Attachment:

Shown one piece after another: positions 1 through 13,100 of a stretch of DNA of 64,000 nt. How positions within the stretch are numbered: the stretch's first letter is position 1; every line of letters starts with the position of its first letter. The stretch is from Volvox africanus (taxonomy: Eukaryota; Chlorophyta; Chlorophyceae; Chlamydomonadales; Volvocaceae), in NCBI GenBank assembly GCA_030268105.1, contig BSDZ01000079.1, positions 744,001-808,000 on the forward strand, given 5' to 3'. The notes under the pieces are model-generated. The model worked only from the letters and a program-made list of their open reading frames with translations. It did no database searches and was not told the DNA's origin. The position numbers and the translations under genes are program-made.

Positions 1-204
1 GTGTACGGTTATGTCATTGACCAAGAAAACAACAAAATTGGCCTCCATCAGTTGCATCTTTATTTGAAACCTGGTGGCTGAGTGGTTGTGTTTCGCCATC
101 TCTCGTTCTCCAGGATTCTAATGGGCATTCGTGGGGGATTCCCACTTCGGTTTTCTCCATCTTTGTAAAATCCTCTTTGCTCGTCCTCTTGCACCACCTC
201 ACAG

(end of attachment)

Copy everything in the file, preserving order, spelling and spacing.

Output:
Shown one piece after another: positions 1 through 13,100 of a stretch of DNA of 64,000 nt. How positions within the stretch are numbered: the stretch's first letter is position 1; every line of letters starts with the position of its first letter. The stretch is from Volvox africanus (taxonomy: Eukaryota; Chlorophyta; Chlorophyceae; Chlamydomonadales; Volvocaceae), in NCBI GenBank assembly GCA_030268105.1, contig BSDZ01000079.1, positions 744,001-808,000 on the forward strand, given 5' to 3'. The notes under the pieces are model-generated. The model worked only from the letters and a program-made list of their open reading frames with translations. It did no database searches and was not told the DNA's origin. The position numbers and the translations under genes are program-made.

Positions 1-204
1 GTGTACGGTTATGTCATTGACCAAGAAAACAACAAAATTGGCCTCCATCAGTTGCATCTTTATTTGAAACCTGGTGGCTGAGTGGTTGTGTTTCGCCATC
101 TCTCGTTCTCCAGGATTCTAATGGGCATTCGTGGGGGATTCCCACTTCGGTTTTCTCCATCTTTGTAAAATCCTCTTTGCTCGTCCTCTTGCACCACCTC
201 ACAG